Religious Ignorance Versus Enlightenment's Education of the Masses

When a scholar translated the Bible to English so that anyone may read it, he was branded a heretic; however, Diderot admonished specialists who hoarded their knowledge and denied humanity the benefit of their discoveries.

Folksonomies: enlightenment religion christianity bible

William Tyndale Translates the New Testament into English

In the sixteenth century the scholar William Tyndale had the temerity to contemplate translating the New Testament into English. But if people could actually read the Bible in their own language instead of arcane Latin, they could form their own, independent religious views. They might conceive of their own private unintermediated line to God. This was a challenge to the job security of Roman Catholic priests. When Tyndale tried to publish his translation, he was hounded and pursued all over Europe. Eventually he was captured, garrotted, and then, for good measure, burned at the stake. His copies of the New Testament (which a century later became the basis of the exquisite King James translation) were then hunted down house-to-house by armed posses - Christians piously defending Christianity by preventing other Christians from knowing the words of Christ.


...and was met with stiff resistance by the church.

Folksonomies: religion superstition authority


Bad Men Hoard Knowledge

It would be desirable for the government to authorize people to go into the factories and shops, to see the craftsmen at their work, to question them, to draw the tools, the machines, and even the premises.

There are special circumstances when craftsmen are so secretive about their techniques that the shortest way of learning about them would be to apprentice oneself to a master or to have some trustworthy person do this. There would be few secrets that one would fail to bring to light by this method, and all these secrets would have to be divulged without any exception.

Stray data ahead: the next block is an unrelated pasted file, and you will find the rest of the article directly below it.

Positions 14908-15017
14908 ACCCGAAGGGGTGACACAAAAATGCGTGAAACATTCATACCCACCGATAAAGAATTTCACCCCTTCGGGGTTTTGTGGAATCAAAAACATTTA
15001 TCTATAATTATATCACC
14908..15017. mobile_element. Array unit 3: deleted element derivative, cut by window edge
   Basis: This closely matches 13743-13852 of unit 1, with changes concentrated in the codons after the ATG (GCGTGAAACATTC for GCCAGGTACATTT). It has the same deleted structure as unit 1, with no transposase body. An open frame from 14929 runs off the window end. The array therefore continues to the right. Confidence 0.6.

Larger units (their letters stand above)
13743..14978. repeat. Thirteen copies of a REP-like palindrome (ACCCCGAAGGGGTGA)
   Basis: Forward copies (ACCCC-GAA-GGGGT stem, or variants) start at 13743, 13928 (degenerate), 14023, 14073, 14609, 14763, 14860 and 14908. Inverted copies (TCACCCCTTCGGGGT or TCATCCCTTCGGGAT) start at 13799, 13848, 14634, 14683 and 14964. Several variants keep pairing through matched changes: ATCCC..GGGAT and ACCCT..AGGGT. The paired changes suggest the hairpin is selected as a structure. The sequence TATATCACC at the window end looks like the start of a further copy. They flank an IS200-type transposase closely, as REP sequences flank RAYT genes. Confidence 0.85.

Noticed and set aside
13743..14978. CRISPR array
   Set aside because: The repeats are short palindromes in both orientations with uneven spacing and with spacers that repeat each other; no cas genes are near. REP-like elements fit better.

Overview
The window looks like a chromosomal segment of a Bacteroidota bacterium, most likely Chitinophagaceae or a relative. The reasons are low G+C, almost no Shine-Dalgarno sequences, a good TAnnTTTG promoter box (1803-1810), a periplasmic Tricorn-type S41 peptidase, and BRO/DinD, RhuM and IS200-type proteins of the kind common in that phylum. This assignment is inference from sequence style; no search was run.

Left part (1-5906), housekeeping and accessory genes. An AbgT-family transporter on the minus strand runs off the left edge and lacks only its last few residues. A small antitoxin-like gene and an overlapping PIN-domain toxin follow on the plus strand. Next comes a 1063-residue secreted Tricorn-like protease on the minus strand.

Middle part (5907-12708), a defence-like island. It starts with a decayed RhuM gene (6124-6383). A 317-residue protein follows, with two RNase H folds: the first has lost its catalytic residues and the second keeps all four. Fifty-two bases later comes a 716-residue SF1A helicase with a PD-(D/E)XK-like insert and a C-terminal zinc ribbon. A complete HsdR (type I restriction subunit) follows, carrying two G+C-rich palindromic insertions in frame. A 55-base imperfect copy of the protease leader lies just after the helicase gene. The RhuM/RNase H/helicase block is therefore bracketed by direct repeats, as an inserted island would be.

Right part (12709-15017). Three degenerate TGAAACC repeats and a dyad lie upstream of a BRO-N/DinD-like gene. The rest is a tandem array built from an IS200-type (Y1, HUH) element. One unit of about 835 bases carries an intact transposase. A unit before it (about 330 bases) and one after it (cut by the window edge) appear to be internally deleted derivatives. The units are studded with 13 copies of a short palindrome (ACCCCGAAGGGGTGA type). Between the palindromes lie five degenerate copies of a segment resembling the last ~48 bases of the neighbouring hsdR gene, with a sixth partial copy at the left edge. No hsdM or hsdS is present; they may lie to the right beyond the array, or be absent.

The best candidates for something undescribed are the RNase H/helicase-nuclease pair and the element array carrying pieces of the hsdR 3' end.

I know that this feeling is not shared by everyone. These are narrow minds, deformed souls, who are indifferent to the fate of the human race and who are so enclosed in their little group that they see nothing beyond its special interest. These men insist on being called good citizens, and I consent to this, provided that they permit me to call them bad men. To listen to them talk, one would say that a successful encyclopedie, that a general history of the mechanical arts, should only take the form of an enormous manuscript that would be carefully locked up in the king\'s Library, inaccessible to all other eyes but his, an official document of the state, not meant to be consulted by the people. What is the good of divulging the knowledge a nation possesses, its private transactions, its inventions, its industrial processes, its resources, its trade secrets, its enlightenment, its arts, and all its wisdom? Are not these the things to which it owes a part of its superiority over the rival nations that surround it? This is what they say; and this is what they might add: would it not be desirable if, instead of enlightening the foreigner, we could spread darkness over him or even plunge all the rest of the world into barbarism so that we could dominate more securely over everyone? These people do not realize that they occupy only a single point on our globe and that they will endure only a moment in its existence. To this point and to this moment they would sacrifice the happiness of future ages and that of the entire human race.

They know as well as anyone that the average duration of empires not more than two thousand years and that in less time, perhaps, the name Frenchman, a name that will endure forever in history, will be sought after in vain over the surface of the earth. These considerations do not broaden their point of view; for it seems that the word humanity is for them a word without meaning. All the same, they should be consistent! For they also fulminate against the impenetrability of the Egyptian sanctuaries; they deplore the loss of the knowledge of the ancients; they accuse the writers of the past for having been silent or negligent in writing so badly on an infinite number of important subjects; and these illogical critics do not see that they demand of the writers of earlier ages something they call a crime when it is committed by a contemporary, that they are blaming others for having done what they think it honorable to do.


Instead of sharing it to the benefit of the rest of the world, and yet these same men complain of the wisdom of the ancients lost to the present.

Folksonomies: knowledge civilization encyclopedia